Over the last few years, I have been fortunate enough to make the acquaintance of many talented people. I’ve worked with wonderful, creative actors; I’ve worked with brilliant, resourceful directors. I’ve even met the occasional great teacher. In Joi Hoffsommer, I am pleased to report that I have found all three. I have watched her tremendous dedication to craft from the audience and from backstage, always admiring her timing and sense of play. But as much fun as she is to watch and to act with (and for), Hoffsommer’s greatest contribution to a production is often the example she sets for other actors — especially young people. She creates a sense of calm and mentors less experienced actors, often without even knowing it. And now, as of this year, all of Ms. Hoffsommer’s talents will be brought to bear in her new position as Head of the Theatre Department at Parkland College.
I was able to speak with Hoffsommer recently, about her new job, her plans, and her first production as the new boss.
Smile Politely: Thanks for talking to me, Joi. I know you’re pretty busy these days. How is the new job treating you?
Joi Hoffsommer: It’s like most new jobs … a steep learning curve with a glimmer of light at the end of the tunnel. I think I’ll get my sea legs soon. It has been fun helping to plan the new theatre space. A new black box theatre is scheduled for completion by fall of 2014. That’s pretty exciting.
SP: That is exciting. Imagine the possibilities. What is a typical day like for you?
Hoffsommer: I go in between 8:00 and 9:00 a.m. and work at answering email or returning calls and then work on paperwork for the program or the theatre. I will usually have students, faculty, or staff drop in with questions and concerns or just to talk over something. I also prep classes that I teach in the afternoons. After class I pick up where I left off from the morning.
Some days there are meetings of one kind or another. I try to leave as close to 5:00 p.m. as I can. When I am in rehearsal, I try to leave a little before that so I can get dinner and be back for the evening. When I have a night off, I sometimes get to see my son play in his jazz combo or go to the theatre or some other event, although I usually don’t go out unless I have a really good reason. Hearing my son play is a really good reason.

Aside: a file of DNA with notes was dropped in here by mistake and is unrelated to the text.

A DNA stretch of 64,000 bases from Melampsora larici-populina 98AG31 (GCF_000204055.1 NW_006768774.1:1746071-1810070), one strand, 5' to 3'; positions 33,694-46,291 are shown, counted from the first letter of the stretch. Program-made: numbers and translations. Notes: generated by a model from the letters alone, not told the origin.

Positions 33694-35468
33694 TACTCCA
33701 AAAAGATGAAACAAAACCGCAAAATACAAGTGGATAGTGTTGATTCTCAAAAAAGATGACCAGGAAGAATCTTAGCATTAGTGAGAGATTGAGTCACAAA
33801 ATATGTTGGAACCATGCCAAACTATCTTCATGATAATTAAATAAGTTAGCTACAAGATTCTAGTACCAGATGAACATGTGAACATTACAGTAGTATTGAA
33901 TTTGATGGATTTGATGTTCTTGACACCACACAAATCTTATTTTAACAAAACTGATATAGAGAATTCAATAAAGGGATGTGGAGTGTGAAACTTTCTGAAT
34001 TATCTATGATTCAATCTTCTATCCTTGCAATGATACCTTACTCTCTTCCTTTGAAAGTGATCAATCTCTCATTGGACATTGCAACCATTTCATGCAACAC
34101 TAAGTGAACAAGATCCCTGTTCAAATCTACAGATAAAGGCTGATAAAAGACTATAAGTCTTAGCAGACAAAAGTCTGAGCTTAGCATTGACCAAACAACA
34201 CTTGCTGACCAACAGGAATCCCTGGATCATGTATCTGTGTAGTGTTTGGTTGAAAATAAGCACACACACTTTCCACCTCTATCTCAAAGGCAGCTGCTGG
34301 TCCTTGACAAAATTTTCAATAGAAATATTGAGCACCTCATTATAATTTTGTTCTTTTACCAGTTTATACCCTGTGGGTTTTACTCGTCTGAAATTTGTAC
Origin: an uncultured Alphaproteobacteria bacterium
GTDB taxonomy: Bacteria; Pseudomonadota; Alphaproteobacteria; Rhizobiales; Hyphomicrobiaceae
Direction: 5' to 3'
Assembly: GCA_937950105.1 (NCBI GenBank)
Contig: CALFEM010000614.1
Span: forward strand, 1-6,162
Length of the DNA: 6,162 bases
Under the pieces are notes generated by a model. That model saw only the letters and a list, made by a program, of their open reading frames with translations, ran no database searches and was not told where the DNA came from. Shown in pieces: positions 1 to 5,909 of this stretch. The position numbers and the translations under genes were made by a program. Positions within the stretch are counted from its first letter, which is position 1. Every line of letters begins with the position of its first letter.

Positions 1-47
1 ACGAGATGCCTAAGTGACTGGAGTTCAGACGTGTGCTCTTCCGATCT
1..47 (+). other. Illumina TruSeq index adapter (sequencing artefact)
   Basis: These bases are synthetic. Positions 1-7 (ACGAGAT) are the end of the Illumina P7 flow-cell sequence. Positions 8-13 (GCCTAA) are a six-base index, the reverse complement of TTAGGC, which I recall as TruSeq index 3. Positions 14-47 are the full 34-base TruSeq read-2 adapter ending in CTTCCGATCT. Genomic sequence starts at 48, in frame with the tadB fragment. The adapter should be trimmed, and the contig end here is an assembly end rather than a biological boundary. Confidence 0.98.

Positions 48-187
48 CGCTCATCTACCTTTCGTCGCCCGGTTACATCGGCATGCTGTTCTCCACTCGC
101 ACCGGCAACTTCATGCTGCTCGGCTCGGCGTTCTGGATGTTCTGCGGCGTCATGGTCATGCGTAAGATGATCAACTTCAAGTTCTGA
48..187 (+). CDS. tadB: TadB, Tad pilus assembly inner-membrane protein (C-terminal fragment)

Sometimes I have to bring work home when there is a deadline, but I try not to when it isn’t critical. I am in the process of getting scripts read for the season selection for next year. When I really have a night OFF, I will sit with a glass of wine and relax. WOW. I just realized how boring that sounds! It’s not all that dry every day.
SP: You’ll be directing You Can’t Take It With You in the spring. How far along in that process are you?
Hoffsommer: I started studying and working on the script last spring. I have my cast and professional staff set as of last weekend. Student staff and crew will be assigned in the next couple of weeks. I’ve already had some meetings with designers and have seen ground plans and renderings of the set and drawings and ideas for costumes. Props will be very big on this show. Everyone on the professional staff is well into their own work, and we are in the construction and gathering stage. The plan for my winter break is more detailed work and organization for the start of rehearsals.